The first key element is about stability. We need stability. We need to feel a sense of stability in how we make sense of what is happening in front of us. But stability does not mean everything is constant, that everything is just status quo, the way life was before the crisis. It does not mean that at all. For us, stability means our ability to move forward in a useful, positive way. That is what we need to have a feeling of stability. We need to know that we are moving forward, that we are making progress, and we are doing that usefully. And that is what we look for organizational and political leaders to provide in times of crisis. We need the leaders to project that way forward through the uncertainty that we are existing in in the present moment. We need to feel that work is getting done, that we are moving forward in a positive direction. It is that general feeling that we have as members of the organization, members of the community, that we are moving forward effectively and adapting fittingly. But remember, stability does not mean exactly constant. It means moving forward usefully, moving forward in a good direction that we are all doing that together. We have to be able to change and adapt and to do that movement effectively.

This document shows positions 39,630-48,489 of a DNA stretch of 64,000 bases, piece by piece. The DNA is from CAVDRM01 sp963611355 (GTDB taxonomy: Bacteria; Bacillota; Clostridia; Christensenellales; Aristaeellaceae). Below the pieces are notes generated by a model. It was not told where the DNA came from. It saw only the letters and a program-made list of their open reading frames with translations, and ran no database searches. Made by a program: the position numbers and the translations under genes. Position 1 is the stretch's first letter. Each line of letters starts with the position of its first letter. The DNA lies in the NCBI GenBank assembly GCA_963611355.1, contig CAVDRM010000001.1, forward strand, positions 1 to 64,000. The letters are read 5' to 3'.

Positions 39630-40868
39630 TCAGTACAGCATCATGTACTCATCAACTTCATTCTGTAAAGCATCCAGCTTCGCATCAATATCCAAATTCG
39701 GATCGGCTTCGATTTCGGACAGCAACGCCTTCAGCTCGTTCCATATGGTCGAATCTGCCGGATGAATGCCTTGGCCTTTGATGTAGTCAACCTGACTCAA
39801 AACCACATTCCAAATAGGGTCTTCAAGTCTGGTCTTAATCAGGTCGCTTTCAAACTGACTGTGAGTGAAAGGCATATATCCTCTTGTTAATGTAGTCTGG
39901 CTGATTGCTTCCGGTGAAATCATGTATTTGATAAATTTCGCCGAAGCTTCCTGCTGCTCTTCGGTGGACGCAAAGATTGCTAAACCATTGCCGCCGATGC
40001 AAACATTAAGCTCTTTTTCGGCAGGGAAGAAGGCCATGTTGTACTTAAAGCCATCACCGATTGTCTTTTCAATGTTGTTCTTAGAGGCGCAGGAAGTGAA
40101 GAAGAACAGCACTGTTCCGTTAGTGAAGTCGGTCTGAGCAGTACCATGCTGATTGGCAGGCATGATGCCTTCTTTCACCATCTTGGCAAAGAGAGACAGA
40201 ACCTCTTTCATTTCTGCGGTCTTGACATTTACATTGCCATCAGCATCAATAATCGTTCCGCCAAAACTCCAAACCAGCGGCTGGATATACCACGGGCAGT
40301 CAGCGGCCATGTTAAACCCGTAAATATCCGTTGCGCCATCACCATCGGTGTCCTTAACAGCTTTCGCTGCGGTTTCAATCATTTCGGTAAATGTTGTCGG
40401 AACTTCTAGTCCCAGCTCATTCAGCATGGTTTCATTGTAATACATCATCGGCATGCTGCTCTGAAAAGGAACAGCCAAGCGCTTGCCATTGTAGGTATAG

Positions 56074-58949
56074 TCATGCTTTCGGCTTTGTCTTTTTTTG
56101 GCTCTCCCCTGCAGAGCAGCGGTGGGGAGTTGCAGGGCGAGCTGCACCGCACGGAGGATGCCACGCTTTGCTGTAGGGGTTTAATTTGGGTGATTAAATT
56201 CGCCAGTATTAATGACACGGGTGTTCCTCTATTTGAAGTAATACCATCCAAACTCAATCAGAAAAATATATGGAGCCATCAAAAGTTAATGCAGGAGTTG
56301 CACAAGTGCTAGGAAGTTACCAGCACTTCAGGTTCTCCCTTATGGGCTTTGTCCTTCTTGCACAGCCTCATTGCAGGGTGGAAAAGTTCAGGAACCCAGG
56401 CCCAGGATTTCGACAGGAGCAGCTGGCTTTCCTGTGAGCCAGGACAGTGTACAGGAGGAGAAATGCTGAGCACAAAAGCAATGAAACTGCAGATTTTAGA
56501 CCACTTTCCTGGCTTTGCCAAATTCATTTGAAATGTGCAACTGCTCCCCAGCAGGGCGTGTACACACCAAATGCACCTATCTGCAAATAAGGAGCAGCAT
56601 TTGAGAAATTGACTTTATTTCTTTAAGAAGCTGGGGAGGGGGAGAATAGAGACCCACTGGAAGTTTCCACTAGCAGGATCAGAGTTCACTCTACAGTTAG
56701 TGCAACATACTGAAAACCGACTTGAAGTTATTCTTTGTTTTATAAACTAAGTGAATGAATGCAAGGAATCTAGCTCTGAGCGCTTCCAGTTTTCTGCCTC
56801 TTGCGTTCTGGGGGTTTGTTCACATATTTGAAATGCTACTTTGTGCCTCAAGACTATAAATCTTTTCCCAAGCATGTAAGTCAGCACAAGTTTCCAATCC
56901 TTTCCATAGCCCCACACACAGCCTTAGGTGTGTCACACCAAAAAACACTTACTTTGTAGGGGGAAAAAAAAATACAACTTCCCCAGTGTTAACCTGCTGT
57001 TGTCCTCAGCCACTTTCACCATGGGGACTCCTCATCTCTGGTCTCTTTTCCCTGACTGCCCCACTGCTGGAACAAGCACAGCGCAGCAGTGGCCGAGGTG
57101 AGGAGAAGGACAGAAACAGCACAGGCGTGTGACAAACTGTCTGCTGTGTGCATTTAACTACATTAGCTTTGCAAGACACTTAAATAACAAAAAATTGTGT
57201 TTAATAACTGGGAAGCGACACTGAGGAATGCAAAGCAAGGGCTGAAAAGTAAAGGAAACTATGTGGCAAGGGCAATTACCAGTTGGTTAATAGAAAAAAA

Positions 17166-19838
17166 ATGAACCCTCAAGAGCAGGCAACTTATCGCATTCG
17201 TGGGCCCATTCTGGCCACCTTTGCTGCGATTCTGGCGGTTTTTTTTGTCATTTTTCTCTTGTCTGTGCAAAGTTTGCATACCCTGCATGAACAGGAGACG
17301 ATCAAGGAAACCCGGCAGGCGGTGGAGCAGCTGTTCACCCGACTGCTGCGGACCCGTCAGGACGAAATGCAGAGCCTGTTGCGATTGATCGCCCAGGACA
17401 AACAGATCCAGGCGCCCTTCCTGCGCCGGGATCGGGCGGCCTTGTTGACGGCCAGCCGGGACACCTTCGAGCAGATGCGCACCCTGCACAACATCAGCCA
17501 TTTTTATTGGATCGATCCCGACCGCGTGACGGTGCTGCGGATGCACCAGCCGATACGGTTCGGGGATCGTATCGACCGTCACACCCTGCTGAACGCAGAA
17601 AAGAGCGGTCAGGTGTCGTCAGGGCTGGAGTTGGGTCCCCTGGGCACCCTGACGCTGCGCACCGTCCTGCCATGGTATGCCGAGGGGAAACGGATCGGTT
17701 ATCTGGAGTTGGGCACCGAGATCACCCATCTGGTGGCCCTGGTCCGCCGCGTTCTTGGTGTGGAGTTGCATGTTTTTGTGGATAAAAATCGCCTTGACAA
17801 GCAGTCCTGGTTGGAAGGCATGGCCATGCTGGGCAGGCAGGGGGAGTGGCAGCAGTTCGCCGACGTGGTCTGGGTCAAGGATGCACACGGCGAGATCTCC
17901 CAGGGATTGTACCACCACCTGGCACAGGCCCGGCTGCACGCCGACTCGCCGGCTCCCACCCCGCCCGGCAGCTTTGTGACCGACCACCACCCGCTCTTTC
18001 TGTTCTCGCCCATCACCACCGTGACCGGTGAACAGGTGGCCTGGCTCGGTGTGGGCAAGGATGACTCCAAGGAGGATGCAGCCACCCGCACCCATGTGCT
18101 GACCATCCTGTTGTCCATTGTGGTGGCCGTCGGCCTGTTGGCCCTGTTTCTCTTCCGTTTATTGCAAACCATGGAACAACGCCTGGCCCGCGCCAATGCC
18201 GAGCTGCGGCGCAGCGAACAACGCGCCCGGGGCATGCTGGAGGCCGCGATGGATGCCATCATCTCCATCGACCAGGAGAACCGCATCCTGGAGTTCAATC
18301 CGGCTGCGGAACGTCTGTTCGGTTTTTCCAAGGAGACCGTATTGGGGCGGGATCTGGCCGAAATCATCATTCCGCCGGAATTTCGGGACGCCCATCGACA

A key way for leaders to create stability is to focus on the organization’s purpose – what is the organization there to do, right now? What is the purpose of the organization in this particular crisis? Getting clarity on purpose, at this moment is time, is fundamental and foundational for a leader facing a crisis.
The second key element is confidence. We need to have a degree of confidence that we are moving forward. So, on one hand, we need the stability, that stable ability to move forward. But we also need to have confidence that we are indeed moving forward. And that is very much a communicative element. Interestingly, confidence is a felt experience, we feel it or the lack of it in our real-time experience, it is a communicative phenomenon, a collective communicated phenomenon. For example, if a leader in a crisis time is projecting a sense of empathy and setting a useful tone for engagement, projecting that sense about genuine care, the leader creates confidence that we are moving forward in that useful direction. We need to hear messages that give us confidence in our forward movement. Much has been made in recent news articles about the leadership qualities of New Zealand’s Prime Minister, Jacinda Ardern, especially her talent for empathetic leadership, who has faced a number of significant and highly visible crises in her short time in office. If you read any of the articles on her leadership, notice how her use of empathy creates confidence in the people, confidence that she is moving the country in the right direction.